Tuesday, February 17, 2009

personal ads (?)

emboldened to think aloud along these lines by both Andy Blubaugh's fabulous short film, "Hello, Thanks" (2005; info here, @ Andy's filmography), and Ondi Timoner's 2009 Sundance Grand Jury Prize-winning documentary, We Live in Public, i offer:

"tenured MWF (R/C) seeking ... "

ha. (?). i'm thinking that maybe the day will soon come when we use our blogs or other webspaces to formally advertise our virtues in ways that don't require committees to sift through our performances of professional and social selves in their efforts to tease out potential "fit." i keep hearing that this is already happening via (insert social networking source here). i've seen it in blog entries, in tweets and in FB status lines. our comments about job searches happen in ways both clandestine and out there. generally, people know. would it be so awful to be candid about it?

i'm talking about the emergence of a straight up "i-need-a-job-and-here-is why-you-should-hire-me" genre.

i suspect that we believe we are already behaving publicly in ways that invite potential employer speculation, and i wonder about the extent to which this infiltrates our prior-and-possibly-quite-intensely-productive sense of mission about our discursive online presence(s). i'm thinking about Craig Saper's 2006 Reconstruction 6.4 (2006) piece, "Blogademia," in which he describes some of the fears we might associate with blogging (many tenure commitees take a dim view of them, Saper suggests) but also about the kinds of cultural work that academic blogs reveal through "a desire to lay-bare the machinations of academia." in other (fancier) words, "[B]logademia," Saper writes," resists the hegemonic academic machine." might a personal ad similarly resist the genre of the job search in productive if not frightfully honest ways?

sidebar(ish): at the very least, structuring one's job search via a personal ad might enable a job seeking candidate to put oneself out there in ways that distance her/him from the implausible veil of secrecy regarding what's going on, liberating her/him in a variety of soul-sustaining ways. and perhaps it would encouage search committees to be a bit more accountable to 2 rather than 1-way flows of information (regarding acknowledgements, timelines, and rejections, say).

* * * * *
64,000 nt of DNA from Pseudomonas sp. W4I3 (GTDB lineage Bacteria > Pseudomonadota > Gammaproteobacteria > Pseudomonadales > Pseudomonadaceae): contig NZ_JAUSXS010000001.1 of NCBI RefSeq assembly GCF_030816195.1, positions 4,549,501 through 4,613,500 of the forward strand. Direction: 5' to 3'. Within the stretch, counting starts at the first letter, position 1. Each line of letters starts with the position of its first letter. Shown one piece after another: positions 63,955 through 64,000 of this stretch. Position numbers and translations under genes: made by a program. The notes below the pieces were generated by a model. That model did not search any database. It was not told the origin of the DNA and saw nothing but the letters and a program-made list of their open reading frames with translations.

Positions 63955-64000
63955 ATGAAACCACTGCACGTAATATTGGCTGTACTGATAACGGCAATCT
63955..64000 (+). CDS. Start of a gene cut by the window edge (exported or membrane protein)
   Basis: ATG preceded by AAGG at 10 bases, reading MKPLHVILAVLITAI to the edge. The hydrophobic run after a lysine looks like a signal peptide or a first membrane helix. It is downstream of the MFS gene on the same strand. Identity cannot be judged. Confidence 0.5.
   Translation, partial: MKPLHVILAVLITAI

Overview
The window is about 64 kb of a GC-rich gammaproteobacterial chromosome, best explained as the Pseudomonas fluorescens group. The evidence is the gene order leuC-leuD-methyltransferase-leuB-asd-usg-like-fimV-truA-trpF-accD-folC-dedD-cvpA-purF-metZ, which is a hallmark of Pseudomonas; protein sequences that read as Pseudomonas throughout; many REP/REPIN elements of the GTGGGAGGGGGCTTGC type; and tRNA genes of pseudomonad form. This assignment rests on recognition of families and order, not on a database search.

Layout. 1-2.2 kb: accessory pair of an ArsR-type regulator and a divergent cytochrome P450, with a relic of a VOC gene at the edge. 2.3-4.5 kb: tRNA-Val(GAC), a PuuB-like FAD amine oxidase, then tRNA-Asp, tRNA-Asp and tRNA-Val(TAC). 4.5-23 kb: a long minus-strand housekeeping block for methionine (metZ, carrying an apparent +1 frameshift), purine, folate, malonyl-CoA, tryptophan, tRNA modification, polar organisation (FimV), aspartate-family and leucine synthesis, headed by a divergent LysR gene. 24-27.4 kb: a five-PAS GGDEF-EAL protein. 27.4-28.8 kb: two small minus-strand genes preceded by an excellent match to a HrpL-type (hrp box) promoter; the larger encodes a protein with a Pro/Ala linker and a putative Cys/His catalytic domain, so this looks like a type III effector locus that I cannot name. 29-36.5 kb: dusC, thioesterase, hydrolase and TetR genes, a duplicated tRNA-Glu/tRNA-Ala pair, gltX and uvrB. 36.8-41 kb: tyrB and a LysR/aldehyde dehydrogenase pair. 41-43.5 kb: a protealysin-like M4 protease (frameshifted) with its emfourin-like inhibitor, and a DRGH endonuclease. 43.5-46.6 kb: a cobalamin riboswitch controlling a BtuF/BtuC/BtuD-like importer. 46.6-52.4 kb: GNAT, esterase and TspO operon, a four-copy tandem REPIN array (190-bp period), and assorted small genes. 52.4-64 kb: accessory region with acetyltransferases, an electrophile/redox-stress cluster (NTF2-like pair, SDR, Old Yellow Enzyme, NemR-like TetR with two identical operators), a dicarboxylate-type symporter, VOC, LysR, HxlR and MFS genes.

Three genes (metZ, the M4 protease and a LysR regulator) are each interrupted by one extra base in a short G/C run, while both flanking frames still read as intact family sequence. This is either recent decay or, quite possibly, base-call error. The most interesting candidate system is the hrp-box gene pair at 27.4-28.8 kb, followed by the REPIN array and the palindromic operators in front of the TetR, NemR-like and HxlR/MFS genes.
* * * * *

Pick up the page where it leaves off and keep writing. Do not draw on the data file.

i'm tempted to reproduce huge swatches from Saper's insightful piece, but instead, i'll compress with 2 of the culminating questions he smartly poses. just after citing a scary comment about how some academics view blogging as "frivolous" ... "non peer-reviewed" (Burgess) --the latter pointing me to Academic Evolution's "revelation" that "peer-review is vanity publishing" -- a wild series of considerations i haven't had time to indulge in because of my brand spanking new 4/4 status at our fabulous new university! -- Saper compellingly asks:

"What if blogs' gossip demonstrated a structure (a type of knowledge), rather than expressions of speakers' situations and passions? What if the apparent opposition between scholarly knowledge and gossip was more porous than one might suspect? " (emphasis mine).

i was going to emphasize only key terms from this passage, but i want to emphasize the questions in their entirety, instead. because, speaking only for myself, i believe that a.) search committees are already viewing blog knowledge as knowledge that forms (or at least contributes to) the basis of critical evaluations (thus, as, well, knowledge), and b.) that that opposition is p-r-i-t-t-y porous already (and maybe especially now), and as such, it's available for commentary and critique.

so maybe we will soon be seeing the emergence of a bold new(ish) genre that enacts a kind of intervention whereby we might stop pretending that scholarly knowledge and gossip aren't uniquely interrelated ... something straightforward and direct, even if a bit suited up (or not) and formal ... something like a personal ad.

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